Anne set her alarm for 4am.
Just as the identity of the rapist/murderer roaming the campus trying to find me was being revealed a kleighorn began blaring. I levitated and hung suspended in the air for a moment before I fell back onto the bed.
“What the holy hell was that??” I yelled, as Anne laughed.
“I told you, you wouldn’t sleep through my alarm.”
No shit. I almost didn’t LIVE through it. Between the murdering rapist in my nightmare and the Q.E. 2 barreling across the waves for me I knew I wasn’t going to have to worry too much about porta johns on the course.
Sleepy-faced runners roamed the kitchen in the rental house. Apparently worried about famine, five people had brought 21 bananas, two packages of bagels, one package of English muffins, a personal Keurig, two dozen assorted K-Cups, peanut butter, honey, oatmeal, juice, creamer, and a grocery sack full of protein and trail mix bars. This does not include the Gatorade being mixed and Gu’s being shoved in pockets.
What I’d been casually thinking of as a longer training run than usual suddenly became a lot more real. Everyone else was there for a marathon, and there is a whole big wide world of difference between 26.2 miles and 13.1. Everyone visited quietly and went about the business of fueling the machine that was their body.
I love that part of a race morning. Focused, calm, centered, carefully considering the fuel needed, what to put in your body during the three hours between now and the race start. Not too much, but enough. Tying and retying shoes. Adjusting hats, shorts, socks, HR monitors; Garmins beeping in the quiet dark morning.
This time we drove on a real road into town which didn’t dead end and had no ancient graveyards full of dead trees and broken headstones with murder rapists hiding behind them waiting to jump out while dueling on banjoes. We parked on the levee in downtown Greenville. It was dark, cold and breezy, but this race buses you to the start line and you run back to town, so we had warm buses to sit in.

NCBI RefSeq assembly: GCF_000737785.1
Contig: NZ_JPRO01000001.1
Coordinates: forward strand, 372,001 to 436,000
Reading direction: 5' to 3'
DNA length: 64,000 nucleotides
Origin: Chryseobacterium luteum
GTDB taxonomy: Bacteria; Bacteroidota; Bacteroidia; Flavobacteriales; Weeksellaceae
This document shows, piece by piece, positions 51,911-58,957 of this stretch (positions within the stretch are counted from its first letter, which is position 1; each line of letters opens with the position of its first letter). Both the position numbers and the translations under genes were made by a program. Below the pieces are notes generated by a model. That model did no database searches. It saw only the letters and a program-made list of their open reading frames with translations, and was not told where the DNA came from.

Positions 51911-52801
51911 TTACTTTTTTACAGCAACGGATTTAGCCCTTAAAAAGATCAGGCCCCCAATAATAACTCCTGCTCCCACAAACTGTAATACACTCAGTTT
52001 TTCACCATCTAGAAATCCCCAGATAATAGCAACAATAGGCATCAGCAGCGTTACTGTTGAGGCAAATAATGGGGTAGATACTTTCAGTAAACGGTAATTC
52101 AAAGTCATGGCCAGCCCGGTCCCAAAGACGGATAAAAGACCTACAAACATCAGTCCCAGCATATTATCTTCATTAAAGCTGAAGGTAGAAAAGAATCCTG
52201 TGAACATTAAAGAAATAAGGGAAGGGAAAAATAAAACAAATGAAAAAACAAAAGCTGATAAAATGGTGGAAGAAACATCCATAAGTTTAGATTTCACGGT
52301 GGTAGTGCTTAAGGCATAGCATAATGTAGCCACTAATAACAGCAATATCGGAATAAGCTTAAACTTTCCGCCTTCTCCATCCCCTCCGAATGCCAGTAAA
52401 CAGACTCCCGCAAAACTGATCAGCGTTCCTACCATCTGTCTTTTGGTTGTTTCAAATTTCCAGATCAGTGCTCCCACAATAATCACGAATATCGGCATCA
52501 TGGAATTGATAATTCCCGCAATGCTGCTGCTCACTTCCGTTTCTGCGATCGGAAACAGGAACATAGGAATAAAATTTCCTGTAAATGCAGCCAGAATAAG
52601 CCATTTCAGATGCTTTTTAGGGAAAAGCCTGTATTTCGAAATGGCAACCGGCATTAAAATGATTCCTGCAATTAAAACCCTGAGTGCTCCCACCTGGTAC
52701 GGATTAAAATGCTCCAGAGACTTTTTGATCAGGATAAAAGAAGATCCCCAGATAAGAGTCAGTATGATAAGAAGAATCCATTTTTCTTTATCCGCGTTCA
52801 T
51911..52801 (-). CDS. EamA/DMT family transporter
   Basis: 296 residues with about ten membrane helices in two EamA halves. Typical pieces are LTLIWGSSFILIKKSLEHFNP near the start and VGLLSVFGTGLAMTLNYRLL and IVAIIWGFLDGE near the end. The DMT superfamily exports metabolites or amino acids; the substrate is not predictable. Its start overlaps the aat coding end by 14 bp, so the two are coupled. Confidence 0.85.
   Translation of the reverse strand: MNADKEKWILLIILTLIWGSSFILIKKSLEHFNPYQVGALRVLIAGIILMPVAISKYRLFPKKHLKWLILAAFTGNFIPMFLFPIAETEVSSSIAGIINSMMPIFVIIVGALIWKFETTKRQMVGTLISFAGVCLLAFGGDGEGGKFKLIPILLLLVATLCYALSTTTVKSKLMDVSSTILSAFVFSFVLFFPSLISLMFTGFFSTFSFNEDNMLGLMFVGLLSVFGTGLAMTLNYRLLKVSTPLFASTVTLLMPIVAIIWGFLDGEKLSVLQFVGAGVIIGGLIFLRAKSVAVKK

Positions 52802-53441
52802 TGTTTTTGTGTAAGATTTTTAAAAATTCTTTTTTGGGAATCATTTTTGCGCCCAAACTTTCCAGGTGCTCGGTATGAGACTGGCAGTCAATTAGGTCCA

I didn’t know anyone on my bus so I settled back in the seat (first seat on the first bus going to the half) and daydreamed with my eyes half-open. A police cruiser pulled up in front of the marathon buses, lights flashing. The buses started up, their lights now flashing and beaming and they began rolling forward. I thought of the runners in there, all their goals and hopes; of my friends, all the training they’d put in, how the adrenaline would be starting for them now as the buses’ tail lights receded in the distance.
There was a BEEP and the radio announced to our driver it was time to head out – and suddenly it became real. I’m running a half marathon.
What. The. Hell. Was I thinking?
I’m a certified running coach. I know better than this. If one of the Women Run ladies came to me after five weeks of training for the 5K and glibly announced they were heading out for a nice 10 miler Saturday I’d drop my teeth and mentally call them playground names (are you an idjit?? dummy! doodoo head! What special stoopid pills did you take this morning??)
I’m going to run a Half Marathon on a training base of sixty-three miles??
The furthest I’ve run in five months is 7 miles and that was last week!
I’m an idjit! A dummy! A doodoo head! What special stoopid pills did I take this morning??
“STOP THE BUS!!! I have to get off!!!” I could hear the screaming in my head but nothing was coming out of my mouth. Odd, but fortunate. Usually my mute button doesn’t work.
I gave myself a mental slap and closed my eyes. In…Out…In…Out I breathed. Look, Terri, you start slow, you walk the water stops, you’re just out there for a little jog, not a big deal. Just go slow. Walk the water stops. You can always walk off the course if you need. Dr. K said you’re good to go.